Reviewed by Harold Jantz.
A friend recommended this book by the evangelical church leader Mark Sayers to me and I picked it up soon after. I was happy I did. Sayers is the senior leader of the Red Church of Melbourne, Australia, and co-founder of Ueber Ministries, a resourcing ministry for church leaders.
Sayers is concerned about the impact of the culture on the church and how Christians might be better equipped to live out their faith in a world of high anxiety. Hence the title, a non-anxious presence (it is all lower case). He has done a great deal of helpful reading and shares perspectives that many will find helpful.
One of his observations comes out of the work of the Jewish rabbi and scholar, Edwin Friedmann, who writes about the loss of legitimacy for institutions. He writes that institutions and structures in society “are there to absorb anxiety.” But if persons no longer trust schools, the medical system, the police, local governments, perhaps national governments, where do they go with their concerns? Compound that with concerns about global warming, vexatious social issues, war in Ukraine, etc., anxiety can become acute indeed.
In Christian church settings, Sayers says that many leaders and pastors have embraced an approach to church leadership that goes something like this: determine your goal, study the most efficient path to reach it, break it into tasks, delegate the tasks to persons with the right skills, set up good supervision, and work with expectation of reaching the goal. It is an approach used by the military, business, government and even by many in their personal lives. There is nothing especially Christian or spiritual about it and, indeed, it often works. But writes Sayers, “Yet these things work against the practice of faith.”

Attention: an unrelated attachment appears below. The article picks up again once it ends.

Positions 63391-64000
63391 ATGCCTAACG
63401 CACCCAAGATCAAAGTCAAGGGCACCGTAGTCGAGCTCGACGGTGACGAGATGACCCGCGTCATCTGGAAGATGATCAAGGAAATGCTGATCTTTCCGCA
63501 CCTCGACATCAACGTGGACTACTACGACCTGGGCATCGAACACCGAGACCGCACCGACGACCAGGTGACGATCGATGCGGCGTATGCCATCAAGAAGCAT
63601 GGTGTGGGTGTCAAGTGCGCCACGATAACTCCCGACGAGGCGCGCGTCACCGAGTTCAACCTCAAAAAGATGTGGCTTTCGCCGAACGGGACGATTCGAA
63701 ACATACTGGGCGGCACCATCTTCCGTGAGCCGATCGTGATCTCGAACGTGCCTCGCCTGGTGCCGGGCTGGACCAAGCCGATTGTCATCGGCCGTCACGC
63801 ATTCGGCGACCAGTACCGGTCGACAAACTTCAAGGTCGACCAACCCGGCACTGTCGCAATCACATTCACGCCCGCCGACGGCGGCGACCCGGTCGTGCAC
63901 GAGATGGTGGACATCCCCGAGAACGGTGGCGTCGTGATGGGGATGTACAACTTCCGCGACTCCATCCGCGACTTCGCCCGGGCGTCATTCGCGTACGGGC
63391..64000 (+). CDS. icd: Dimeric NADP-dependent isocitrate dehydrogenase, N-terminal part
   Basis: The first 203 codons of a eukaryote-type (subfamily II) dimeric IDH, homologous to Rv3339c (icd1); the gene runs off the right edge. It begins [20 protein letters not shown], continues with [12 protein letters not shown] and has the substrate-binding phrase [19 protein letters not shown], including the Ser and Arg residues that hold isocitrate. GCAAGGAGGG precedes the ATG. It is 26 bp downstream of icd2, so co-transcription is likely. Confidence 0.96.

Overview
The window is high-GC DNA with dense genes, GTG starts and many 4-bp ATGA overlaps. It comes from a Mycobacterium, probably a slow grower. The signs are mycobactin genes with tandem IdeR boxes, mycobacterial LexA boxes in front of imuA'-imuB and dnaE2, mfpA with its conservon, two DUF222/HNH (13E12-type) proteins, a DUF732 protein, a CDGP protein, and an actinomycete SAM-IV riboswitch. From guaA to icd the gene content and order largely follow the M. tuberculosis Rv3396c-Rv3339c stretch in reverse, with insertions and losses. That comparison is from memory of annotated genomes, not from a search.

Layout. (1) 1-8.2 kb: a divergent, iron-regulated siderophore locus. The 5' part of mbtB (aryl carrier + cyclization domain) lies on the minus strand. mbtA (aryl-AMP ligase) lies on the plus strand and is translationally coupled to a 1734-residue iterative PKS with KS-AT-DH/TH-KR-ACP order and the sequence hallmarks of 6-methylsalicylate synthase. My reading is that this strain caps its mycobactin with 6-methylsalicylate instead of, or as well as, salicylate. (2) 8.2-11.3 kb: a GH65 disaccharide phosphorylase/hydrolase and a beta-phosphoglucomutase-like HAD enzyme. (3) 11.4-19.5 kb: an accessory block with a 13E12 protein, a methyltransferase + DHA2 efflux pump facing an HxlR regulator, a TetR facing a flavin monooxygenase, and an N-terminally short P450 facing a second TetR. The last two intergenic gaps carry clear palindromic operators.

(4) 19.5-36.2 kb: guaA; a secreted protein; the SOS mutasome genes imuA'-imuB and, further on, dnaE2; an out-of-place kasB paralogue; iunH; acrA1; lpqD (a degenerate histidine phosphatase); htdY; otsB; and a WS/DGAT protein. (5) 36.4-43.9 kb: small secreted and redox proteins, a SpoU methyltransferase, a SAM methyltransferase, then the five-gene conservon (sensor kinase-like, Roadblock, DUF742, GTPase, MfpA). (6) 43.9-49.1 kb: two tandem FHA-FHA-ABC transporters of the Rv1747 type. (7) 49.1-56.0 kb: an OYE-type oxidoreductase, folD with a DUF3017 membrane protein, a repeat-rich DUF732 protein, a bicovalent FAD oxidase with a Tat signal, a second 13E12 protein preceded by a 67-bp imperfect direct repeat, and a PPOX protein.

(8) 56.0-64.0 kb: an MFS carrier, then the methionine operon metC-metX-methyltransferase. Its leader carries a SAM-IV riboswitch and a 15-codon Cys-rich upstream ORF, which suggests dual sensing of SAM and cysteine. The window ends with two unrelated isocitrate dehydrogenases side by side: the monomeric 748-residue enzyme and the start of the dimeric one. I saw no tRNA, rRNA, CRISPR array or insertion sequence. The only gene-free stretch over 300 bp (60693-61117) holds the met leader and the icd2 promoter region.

In fact, we are learning that while we may have planned and organized to the last detail, the solutions of the past and the assumptions that were stable earlier, suddenly may not work. Covid strikes, a war breaks out, a hurricane devastates our region, the government no longer feels like an ally.
Sayers says that “Christian leadership [means] leading people into growth so they can grow into Christlikeness. Growth, moreover, involves understanding that discomfort and pain are part of life and can be used by God to grow us.” One of the images Sayers uses in his book is the story of the aftermath of the enormous volcanic explosion of Mount Krakatoa in 1883, which destroyed the larger part of an Indonesian island and affected the climate of the entire globe. The island became a grey zone. Yet four years later, scientists found “rampant growth” there. We too often find ourselves in grey zones, perhaps increasingly, but growth can follow.
Sayers purpose with a non-anxious presence is to help churches and their leaders respond to such situations from a vantage point of faith in a God who is there to accompany and guide us. This involves a keen awareness of the environment in which we find ourselves, choosing reality over ideology, orienting ourselves by what he terms “a heavenly reality,” and embracing humility. His approach places high value on the small. “In a complex world, small things can have a significant impact,” he writes. It’s the story of David and Goliath repeated. “David in his earthly weakness, held a decisive asymmetry,” writes Sayers, and won his battle. Today’s Christians can possess it too and be “a non-anxious presence” in their world.